Lesson Plan 5: So what do you think and feel?

Grade levels: 4 to 6.
Subjects: Art, Social Studies, Environmental Studies
Duration: 2 hours (can be reduced if students complete the so what? diagram as homework)
Description: Students create a so what? diagram in which they organize their personal reflection on the relationship between biodiversity and agriculture, and how it relates to things they care about.
Learning objectives: By the end of the activity, the students will be able to:
  • Articulate the relationship between biodiversity and agriculture, and how it affects other things;
  • Organize their ideas in a “So what?” poster.

Skills: Students will develop skills in the following areas:

  • Poster presentation;
  • Oral presentation;
  • Developing a concept map.
Materials: drawing materials (paper, coloured pencils, crayons, old magazines).
Vocabulary: biodiversity, fair trade, sustainable agricultural production.


  1. Sensitize students to biodiversity and agriculture issues (e.g. by working on other activities in this module).
  2. Start activity with a KWL chart or word wall to ensure students are familiar with appropriate vocabulary. (See appendix 1.)
  3. Have students read “So what?” in Biodiversity, food and farming for a healthy planet.
  4. Divide students into of three. In each group, assign a timekeeper, note-taker and reporter. Ask half the groups to come up with a list of good oral presentation techniques. Ask the other half to come up with a list of poor oral presentation techniques. The groups have five minutes to brainstorm ideas. After, the reporter in each group summarizes the group’s discussion for the rest of the class. The teacher may wish to post a list of good and poor presentation techniques in the classroom.
  5. Ask students to develop a personal response to one question, either “biodiversity is important for agriculture – so what?” or “agriculture affects biodiversity – so what?”. Student responses should take the form of a so what? diagram. Students can create their so what? diagram on paper (Bristol board works well) or, if they like working on the computer, they can create a flow chart using PowerPoint or similar software.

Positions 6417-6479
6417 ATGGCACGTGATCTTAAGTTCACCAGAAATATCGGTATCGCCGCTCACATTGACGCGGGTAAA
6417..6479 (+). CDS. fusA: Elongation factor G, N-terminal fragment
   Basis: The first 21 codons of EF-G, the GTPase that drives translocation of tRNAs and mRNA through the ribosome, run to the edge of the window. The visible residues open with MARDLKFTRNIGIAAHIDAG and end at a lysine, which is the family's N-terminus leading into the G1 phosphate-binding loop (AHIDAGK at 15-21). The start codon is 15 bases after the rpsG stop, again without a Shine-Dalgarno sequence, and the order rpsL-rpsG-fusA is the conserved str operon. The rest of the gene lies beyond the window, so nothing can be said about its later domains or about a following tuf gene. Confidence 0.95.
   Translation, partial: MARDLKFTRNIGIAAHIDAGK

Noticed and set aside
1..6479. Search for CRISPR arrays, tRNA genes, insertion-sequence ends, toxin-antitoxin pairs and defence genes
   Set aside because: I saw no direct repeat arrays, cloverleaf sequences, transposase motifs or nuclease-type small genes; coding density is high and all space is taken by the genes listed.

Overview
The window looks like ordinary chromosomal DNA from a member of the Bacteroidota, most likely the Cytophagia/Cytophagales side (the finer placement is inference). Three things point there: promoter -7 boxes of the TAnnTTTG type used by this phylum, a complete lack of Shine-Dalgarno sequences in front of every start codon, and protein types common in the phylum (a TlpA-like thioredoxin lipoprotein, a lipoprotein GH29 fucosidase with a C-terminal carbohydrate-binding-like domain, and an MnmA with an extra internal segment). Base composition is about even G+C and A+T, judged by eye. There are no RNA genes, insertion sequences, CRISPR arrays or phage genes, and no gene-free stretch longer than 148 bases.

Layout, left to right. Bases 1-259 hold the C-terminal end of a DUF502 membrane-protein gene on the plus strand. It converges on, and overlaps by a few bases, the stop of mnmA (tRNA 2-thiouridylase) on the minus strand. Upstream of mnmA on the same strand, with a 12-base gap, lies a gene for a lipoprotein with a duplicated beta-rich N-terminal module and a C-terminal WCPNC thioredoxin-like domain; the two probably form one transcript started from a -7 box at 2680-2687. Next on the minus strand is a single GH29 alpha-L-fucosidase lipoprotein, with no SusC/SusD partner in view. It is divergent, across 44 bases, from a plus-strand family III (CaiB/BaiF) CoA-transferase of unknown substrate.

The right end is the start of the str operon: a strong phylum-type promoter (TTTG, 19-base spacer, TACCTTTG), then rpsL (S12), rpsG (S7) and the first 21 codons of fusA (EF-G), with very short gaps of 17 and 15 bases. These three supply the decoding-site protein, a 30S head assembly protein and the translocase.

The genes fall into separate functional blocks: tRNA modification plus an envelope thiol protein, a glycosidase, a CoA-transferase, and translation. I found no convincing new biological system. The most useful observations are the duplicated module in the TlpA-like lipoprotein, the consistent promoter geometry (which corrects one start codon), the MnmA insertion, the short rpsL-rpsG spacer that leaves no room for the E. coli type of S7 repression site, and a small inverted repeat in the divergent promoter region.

6. Have students follow the steps for creating a so what? diagram:
    • Write the phrase “biodiversity is important for agriculture” or “agriculture affects biodiversity” in a small box in the center of the large piece of paper.
    • From the center box, draw a small line in any direction. Write the phrase ‘so what?’ on top of the line. Draw a second box at the end of the line. In the box, sketch your own personal answer to this question. For example, if a student selected agriculture affects biodiversity, they may write ‘forests in the Amazon are chopped down to create pastures for raising livestock’.
    • From the second box, draw another line in any direction. Write ‘so what?’ on top of the second line. Draw a new, third box. In the third box, sketch a response to the previous answer. (E.g. the ‘so what?’ of forests in the Amazon are chopped down to create pastures for raising livestock could be, ‘deforestation is threatening the habitat of tropical rainforests and wild animals like monkeys and jaguars’.)
    • Continue adding to this ‘line of thought’ until no more connections can be made. Then start a new line from the center box and repeat the process.
    • Note: The lines of thought in the so what? diagram can be both positive and negative. For example, you may appreciate that we’re making an effort to curb greenhouse gas emissions but regret that you now have more work to do.

    Some ground rules for your so what? diagrams:

    • Make it personal. This chart is about your own personal reaction to biodiversity and agriculture issues, not the ‘right’ reaction.
    • Use pictures more than words (sketch pictures or cut and paste pictures from old magazines).
    • Think big and broad. Think about all living things, near and far, now and in the future.
    • The last box in each line of thought should be very personal – it should include an ‘I’ statement (e.g. I believe …., I wish, …. I am …, I would feel better if …. I like ….)
  7. Have each student present their so what? diagram to the rest of the class. Use the presentations as a starting point to discuss what concrete actions students can take.
  8. If using a KWL chart, have students complete the L column.


  • Students present their so what? diagrams to the class.
  • see appendices 3a, 3c and 3f for sample rubrics of participation and group work, oral presentations and concept maps.
Internet resources:
How to make a great poster Other references: Activity based on “So-what?” activity of Teri Burgess, Learning For a Sustainable Future 2007. Sample so what? diagram reflecting on the question “electronics are made from resources, so what?”.
Diagram courtesy of Natalie Gibb. Source: CBD Website